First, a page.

This is how you thank Black women

Christina M. Tapper
Published in
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4 min readJan 21, 2021


Hey, Fam:

It’s a rallying cry, an expression adorned on merch, and a popular phrase tweeted, especially after elections: Thank Black women. The gratitude is warranted, but insufficient. We save democracy at the polls, clean up messes at work, and move the culture in every corner of the world. I’m talking about the breadth of Black women who are doctors, grocery store clerks, teachers, grassroots activists, and poets. The Stacey Abramses, Nse Ufots, and LaTosha Browns in our communities. The mothers and caretakers. And all the Black women in between who hold this country together.

We do the damn thing, and are worthy of far more than a hat tip. It is not, after all, our job to repeatedly shoulder burdens and be saviors for this country. We ain’t trying to be America’s safety net. Yet, here we are, putting in the work in hopes that our votes, our decisions, and our moves will liberate us — thus freedom for all. As the Combahee River Collective statement tells us, “If Black women were free, it would mean that everyone else would have to be free since our freedom would necessitate the destruction of all the systems of oppression.”

So these pithy statements of thanks? They come off as performative and passive salutes. Black women are deserving of praise that translates into actionable measures to improve our material lives. Thank Black women is not a strategy for change. Policy is.

Rep. Ayanna Pressley agrees. This week, she tweeted: “You want to thank Black women? Cancel student debt — all of it. Black women carry more student debt than any other group in America. Save your words of appreciation. Policy is our love language.”

And while it’s great to see Black women represented in President Joe Biden’s cabinet, including our newly elected Vice President Kamala Harris, Marcia Fudge, and Linda Thomas-Greenfield, more needs to be done. Lawmakers can thank Black women, who mobilized to seat them and flip the senate, through policies that combat Covid-19, bolster the next stimulus package, close the wage gap, ensure access to low cost childcare, make health care affordable and equitable for all, dismantle the prison industrial complex and invest in transformative justice. That’s just a sample.

Elsewhere, folks can show gratitude by hiring, promoting, advocating for, and funding Black women. (Also stop treating us as a threat in the workplace.) As we continue to move the culture with our innovations and creativity, folks can show their respect by giving us the credit and the coins.

We’ve had this country’s back even when it hasn’t had ours. We deserve more than a thank you.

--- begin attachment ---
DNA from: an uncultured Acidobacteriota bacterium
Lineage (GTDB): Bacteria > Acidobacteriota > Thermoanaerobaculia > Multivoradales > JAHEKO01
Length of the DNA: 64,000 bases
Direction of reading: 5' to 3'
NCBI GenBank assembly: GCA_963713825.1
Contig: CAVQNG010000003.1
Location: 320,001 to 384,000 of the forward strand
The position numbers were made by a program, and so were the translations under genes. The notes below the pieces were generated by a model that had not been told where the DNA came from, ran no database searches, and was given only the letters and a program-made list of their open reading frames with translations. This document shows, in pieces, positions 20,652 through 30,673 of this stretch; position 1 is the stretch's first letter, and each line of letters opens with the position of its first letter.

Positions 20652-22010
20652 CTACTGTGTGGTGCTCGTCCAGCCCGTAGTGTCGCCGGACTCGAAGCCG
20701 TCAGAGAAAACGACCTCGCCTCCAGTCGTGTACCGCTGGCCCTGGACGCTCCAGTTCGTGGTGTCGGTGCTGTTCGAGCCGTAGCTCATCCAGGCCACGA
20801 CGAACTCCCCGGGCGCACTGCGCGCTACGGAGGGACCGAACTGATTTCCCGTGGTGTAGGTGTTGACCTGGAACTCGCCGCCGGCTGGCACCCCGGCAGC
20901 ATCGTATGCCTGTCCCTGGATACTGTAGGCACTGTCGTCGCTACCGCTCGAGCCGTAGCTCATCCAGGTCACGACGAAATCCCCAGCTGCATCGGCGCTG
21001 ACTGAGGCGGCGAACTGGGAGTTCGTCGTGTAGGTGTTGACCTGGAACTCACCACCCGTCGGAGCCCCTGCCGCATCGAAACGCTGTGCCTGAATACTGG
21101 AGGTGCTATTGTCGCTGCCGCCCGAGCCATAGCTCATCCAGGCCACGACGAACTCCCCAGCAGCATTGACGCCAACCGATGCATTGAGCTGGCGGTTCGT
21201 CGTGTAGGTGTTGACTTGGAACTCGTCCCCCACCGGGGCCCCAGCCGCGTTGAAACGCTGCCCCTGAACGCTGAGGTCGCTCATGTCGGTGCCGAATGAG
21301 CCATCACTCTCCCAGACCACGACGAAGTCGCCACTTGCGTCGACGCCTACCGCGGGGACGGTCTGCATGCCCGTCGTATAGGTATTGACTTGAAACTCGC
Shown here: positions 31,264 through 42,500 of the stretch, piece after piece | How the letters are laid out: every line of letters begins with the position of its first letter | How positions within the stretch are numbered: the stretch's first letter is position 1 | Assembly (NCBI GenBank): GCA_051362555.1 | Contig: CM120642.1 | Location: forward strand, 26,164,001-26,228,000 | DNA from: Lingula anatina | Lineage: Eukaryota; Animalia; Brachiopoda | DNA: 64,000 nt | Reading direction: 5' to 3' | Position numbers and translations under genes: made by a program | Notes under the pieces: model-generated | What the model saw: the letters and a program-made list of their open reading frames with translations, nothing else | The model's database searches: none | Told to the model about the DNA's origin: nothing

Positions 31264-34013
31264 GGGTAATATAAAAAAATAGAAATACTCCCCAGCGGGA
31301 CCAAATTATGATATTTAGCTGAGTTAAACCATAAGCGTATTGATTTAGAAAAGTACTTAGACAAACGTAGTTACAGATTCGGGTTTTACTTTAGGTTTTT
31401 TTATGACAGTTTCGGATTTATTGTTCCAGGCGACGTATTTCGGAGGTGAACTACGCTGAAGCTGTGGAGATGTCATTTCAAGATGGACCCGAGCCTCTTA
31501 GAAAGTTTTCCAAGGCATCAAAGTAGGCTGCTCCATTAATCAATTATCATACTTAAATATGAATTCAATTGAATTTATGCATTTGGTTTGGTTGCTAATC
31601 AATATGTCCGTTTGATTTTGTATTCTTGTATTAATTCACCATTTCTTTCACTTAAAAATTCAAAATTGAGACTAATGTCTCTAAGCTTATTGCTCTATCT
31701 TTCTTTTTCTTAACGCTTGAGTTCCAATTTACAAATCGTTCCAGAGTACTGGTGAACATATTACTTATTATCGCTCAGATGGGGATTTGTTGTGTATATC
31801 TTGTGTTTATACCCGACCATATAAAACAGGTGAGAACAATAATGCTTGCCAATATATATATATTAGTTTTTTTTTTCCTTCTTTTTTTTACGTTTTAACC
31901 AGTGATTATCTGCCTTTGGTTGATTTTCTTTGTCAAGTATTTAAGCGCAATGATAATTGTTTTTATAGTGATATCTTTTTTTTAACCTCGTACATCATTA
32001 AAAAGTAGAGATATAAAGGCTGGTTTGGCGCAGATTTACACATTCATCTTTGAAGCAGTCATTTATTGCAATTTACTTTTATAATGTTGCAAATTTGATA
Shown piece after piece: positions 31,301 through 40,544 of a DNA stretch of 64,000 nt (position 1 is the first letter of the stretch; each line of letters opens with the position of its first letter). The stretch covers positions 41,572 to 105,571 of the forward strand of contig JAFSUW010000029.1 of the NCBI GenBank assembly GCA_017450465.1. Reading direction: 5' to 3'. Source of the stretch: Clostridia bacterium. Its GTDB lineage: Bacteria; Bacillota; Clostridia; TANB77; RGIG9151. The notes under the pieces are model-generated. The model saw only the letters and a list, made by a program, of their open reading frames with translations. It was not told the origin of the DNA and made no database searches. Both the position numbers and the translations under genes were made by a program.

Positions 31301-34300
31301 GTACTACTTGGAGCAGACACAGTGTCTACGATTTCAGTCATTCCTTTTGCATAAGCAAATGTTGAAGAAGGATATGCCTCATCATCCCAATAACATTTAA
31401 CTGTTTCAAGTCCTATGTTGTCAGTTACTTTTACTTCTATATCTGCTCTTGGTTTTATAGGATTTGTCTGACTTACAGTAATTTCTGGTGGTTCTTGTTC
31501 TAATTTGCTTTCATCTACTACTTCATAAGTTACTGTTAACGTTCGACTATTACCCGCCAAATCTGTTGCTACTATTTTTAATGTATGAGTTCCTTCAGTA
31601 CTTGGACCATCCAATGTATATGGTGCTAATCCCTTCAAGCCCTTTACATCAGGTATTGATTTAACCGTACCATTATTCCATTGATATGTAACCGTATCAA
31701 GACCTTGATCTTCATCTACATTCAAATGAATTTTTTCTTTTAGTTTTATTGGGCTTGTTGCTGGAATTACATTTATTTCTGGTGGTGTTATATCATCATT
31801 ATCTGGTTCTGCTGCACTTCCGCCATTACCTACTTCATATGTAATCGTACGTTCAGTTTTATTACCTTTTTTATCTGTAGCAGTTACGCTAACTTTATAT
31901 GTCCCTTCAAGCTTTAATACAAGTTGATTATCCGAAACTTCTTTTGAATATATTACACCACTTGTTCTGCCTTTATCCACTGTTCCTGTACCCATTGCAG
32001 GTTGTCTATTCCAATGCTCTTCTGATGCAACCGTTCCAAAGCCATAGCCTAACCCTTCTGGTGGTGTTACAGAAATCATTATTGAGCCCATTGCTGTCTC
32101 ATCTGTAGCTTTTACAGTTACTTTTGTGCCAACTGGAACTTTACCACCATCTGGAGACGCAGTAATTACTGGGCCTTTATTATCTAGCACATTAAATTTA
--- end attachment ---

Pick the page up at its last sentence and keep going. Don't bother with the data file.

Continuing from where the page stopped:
Take care,
Christina M. Tapper, deputy editor

Zero to 💯

Who kept it 100 this week? Let’s take a look.

Black women have a moment at the inauguration: 💯/💯
Forever FLOTUS showed up and showed out with a head-to-toe matching ensemble and hair laid for days. Amanda Gorman, 22, delivered a stunning poem as the youngest poet to perform at the inauguration. Oh, and of course Kamala Harris was sworn in as the first Black Asian woman Vice President. Black women remain unmatched.

Dr. Maya Angelou honored with her own Barbie doll: 💯/💯
Mattel is paying homage to Dr. Angelou by creating a Barbie in her image as part of their “Inspiring Women Series.” The Barbie is designed in her likeness with a curvy body donning a head wrap and floral print dress. Are we too old to play with dolls? ’Cause we want one!

Clap When You Land book optioned for TV: 75/💯
If you’re looking to dive into new stories, look no further than Elizabeth Acevedo’s novel Clap When You Land, which tells the story of two Afro-Latinx teens living in two different countries who discover they’re sisters after the death of their father. The book, written in verse, has been picked up for a TV series with Acevedo as executive producer.

Indya Moore is trying to make the world a better place for trans youth: 💯/💯
We just want to take a moment and give actor, model, and activist Indya Moore their flowers for everything they do on their social media platform to advocate for the lives of trans youth, Black people, and the intersections therein. Check out their social media for posts defending trans lives and beseeching followers and lawmakers to protect trans youth. Indya is using their platform for good and we love to see it.

The Houston Chronicle fumbles their Kamala Harris tweet: 🚮/💯
It started out so well… An image of our VP dressed in all purple being sworn into office was shared on the newspaper’s Twitter account. After commenting on the cultural significance of the color purple, the Chronicle mentioned purple was a nod to Harris’ sorority. Um, what?! Do they think Kamala is a Que? AKA is pink and green, baby.

🗣️ The Last Word 🗣️

“For there is always light, if only we’re brave enough to see it. If only we’re brave enough to be it.” — Amanda Gorman, The Hill We Climb

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Christina M. Tapper
Writer for

Rule breaker, champion of women and education, and recovering sports journalist.